Beer Can Plaster Paris

Few fossils are found so clean that they are fit to be placed in a collection without further work. Some need only a brushing some require painstaking treatment to remove rock that obscures the details of the fossil. Proper cleaning is important. Almost every day, an amateur collector brings a fossil to a museum to be identified. Too often a rare specimen has been damaged because its owner brushed varnish on it or destroyed fine detail by plunging the fossil...

Vibrotool

Several types of vibrating-point engravers are available the one most commonly used is the Vibro-Tool. All are priced around 10. The vibrator in such a tool causes a sharpened point to strike tiny blows many times a second, rather like a miniature jackhammer. An adjusting-screw controls the length of the stroke. The best model for fossil work has a chuck that will hold different points. Vibrating tools are useful to remove matrix rapidly from such specimens as these fossil clams. Vibrating...

Limestone

Common Fossils Limestone

Limestone is exceedingly common, is exposed over a wide area, and is abundantly fossiliferous. It has the further virtue of preserving its fossils A limestone composed principally of one type of fossil may be named after that fossil an example is this crinoidal limestone. Pennsylvanian San Saba, Texas. A limestone composed principally of one type of fossil may be named after that fossil an example is this crinoidal limestone. Pennsylvanian San Saba, Texas. with little crushing and in fine...

Quaternaryo

A chemical has recently appeared on the market that is far better than any of those formerly used. The product is Quaternary-O, which in the words of the manufacturer is a high molecular weight quaternary ammonium surface active agent. Translated, this is a super-detergent with superior wetting action. It is a thick, brownish goo resembling automobile lubrication grease. It dissolves slowly in hot water, but not in cold. The fossils are placed in a saucepan and covered with a solution of...

Fossils In Flint

Nodules of chert, an impure flint, are found in limestone formations. Chert is light-colored and opaque and breaks readily into sharp flakes. It is one of the materials the Indians used to make arrowheads and spearheads. It is found as fist-sized lumps scattered irregularly throughout some limestones, particularly those of Mississippian and Pennsylvanian age. After years of weathering, the nodules stand out as bumps and prickles on the strata, accumulate in the talus below the limestone bluff,...

Pits

Orbiculoides

The working face of the strip mine is a good place to start looking, as the various strata can be examined there. If any prove fossiliferous, like rock can be searched for later in the dump, where it is easier to break. It is also fruitful to ask permission to collect from newly exposed coal seams. Fossils may be locked in the coal or right on its surface. Petrified, often pyritized, logs and coal balls are found in the coal seams. The Coal Age trees did not have a well-defined woody structure...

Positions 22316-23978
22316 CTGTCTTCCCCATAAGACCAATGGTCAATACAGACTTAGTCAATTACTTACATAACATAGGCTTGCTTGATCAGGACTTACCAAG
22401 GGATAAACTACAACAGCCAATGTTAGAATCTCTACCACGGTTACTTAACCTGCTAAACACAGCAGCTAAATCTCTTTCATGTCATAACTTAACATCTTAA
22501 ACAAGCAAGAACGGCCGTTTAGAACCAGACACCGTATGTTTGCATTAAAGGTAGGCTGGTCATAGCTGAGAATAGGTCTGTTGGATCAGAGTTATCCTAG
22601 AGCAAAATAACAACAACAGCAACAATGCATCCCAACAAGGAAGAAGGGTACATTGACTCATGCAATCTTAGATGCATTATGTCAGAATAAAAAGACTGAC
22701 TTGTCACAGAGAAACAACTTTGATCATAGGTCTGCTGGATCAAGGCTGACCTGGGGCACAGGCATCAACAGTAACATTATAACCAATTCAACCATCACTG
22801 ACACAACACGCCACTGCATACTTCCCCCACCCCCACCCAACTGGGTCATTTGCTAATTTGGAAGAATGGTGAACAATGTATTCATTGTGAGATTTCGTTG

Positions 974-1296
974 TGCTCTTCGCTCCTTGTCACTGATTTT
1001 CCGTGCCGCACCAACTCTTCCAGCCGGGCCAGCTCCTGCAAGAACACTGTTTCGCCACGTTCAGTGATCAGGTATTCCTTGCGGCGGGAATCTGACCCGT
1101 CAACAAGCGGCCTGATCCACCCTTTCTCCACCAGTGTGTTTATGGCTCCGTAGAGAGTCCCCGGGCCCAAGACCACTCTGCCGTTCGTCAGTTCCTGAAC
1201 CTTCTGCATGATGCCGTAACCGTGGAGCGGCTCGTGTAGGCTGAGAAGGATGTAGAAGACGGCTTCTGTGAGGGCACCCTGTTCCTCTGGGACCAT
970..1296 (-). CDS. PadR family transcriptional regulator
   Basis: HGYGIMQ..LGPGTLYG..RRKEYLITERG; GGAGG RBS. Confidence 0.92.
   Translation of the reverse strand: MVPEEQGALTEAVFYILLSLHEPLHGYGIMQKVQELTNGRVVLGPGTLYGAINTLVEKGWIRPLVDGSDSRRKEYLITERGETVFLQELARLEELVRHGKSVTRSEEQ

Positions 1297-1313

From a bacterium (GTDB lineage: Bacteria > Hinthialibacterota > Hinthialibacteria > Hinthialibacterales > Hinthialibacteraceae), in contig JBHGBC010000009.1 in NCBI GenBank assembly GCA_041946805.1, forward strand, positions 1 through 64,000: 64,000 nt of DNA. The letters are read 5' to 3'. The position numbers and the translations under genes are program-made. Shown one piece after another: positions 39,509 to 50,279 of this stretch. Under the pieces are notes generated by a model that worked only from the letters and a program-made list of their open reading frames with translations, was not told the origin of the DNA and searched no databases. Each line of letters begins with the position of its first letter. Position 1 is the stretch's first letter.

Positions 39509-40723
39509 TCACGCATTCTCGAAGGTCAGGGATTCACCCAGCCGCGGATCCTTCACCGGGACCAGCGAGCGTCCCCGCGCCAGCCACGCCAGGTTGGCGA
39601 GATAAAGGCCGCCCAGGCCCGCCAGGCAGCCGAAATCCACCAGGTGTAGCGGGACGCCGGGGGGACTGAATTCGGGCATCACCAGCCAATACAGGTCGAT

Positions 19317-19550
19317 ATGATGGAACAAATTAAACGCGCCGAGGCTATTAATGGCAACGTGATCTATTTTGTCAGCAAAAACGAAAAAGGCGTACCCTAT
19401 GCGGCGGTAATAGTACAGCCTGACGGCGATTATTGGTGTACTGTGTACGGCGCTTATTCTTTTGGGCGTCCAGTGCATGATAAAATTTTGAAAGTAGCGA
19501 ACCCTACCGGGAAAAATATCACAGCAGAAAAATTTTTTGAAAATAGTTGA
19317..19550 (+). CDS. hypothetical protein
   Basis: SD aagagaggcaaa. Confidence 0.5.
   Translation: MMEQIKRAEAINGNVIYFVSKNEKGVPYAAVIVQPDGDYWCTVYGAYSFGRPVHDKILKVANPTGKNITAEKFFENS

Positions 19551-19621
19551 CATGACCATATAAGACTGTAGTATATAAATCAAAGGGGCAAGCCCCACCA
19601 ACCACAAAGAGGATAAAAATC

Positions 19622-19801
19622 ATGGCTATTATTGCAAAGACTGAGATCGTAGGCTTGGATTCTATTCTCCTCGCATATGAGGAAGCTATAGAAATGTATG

Unusual fossil sites

There are other strange places to search for fossils but hardly common enough to deserve more than a passing mention. In dinosaur country from Colorado and Utah into Canada, occasional piles of gastroliths, or gizzard stones, are found. Some ancient lizards swallowed pebbles to help grind their food, and by definition these stones are fossils. On occasion the gas-troliths were themselves fossil pebbles. Nicely rounded and tumbled, these fossils are all of animals older than the Cretaceous or...

Hydrochloric Acid Fossils

Brachiopod Spines

Three other strong, cheap, and easily obtained acids are contained in this group hydrochloric, sulfuric, and nitric. The last two are dangerous to use and have no advantage in fossil use. Hydrochloric acid, also called muriatic acid, is an excellent solvent for any carbonate matrix, acting faster than organic acids though not as gently. Hydrochloric acid should be diluted to about a 10 percent solution, or weaker, for fine work. Cold water should be used, because mixing acid and water creates...

Interpreting the Topographic

Contour Interval Drawing

Interpreting the topographic map, like interpreting poetry, takes some practice and some imagination. The map's contour lines are like steps, with a fixed height of risers. The distance between the contour lines may be 20 feet or 100 feet the interval is chosen to present a readable representation of the detail involved on the particular map, and the interval is designated on the map. River valley and hills upper drawing and topographic map of same area lower drawing . The river flows into a...

Trace Fossils

Fossili Fucoides

These include trails and burrows and other fossil evidence of the activities of once-living creatures. A tidal mud flat at low tide is an amazing sight, covered with innumerable trails left by clams, crabs, and worms and speckled with holes that are the tops of burrows of a multitude of worms and clams. Should this area dry sufficiently to harden, the next tide might not destroy these markings but instead gently cover them with a layer of mud. When turned into rock and split apart, these layers...

Original Preservation

Bones, teeth, shells, and wood can be buried and remain chemically unchanged for millions of years. Most Miocene, Eocene, and Pleistocene shells such as those found in Maryland, Virginia, Florida, and California are essentially the same as when they were buried. Often the only clue to tell these 20-million-year-old shells from their modern counterparts is loss of color and luster. Many bones dredged up in midwestern gravel pits are little changed since they once held together ice-age animals....

Freezing

Frozen Mammoth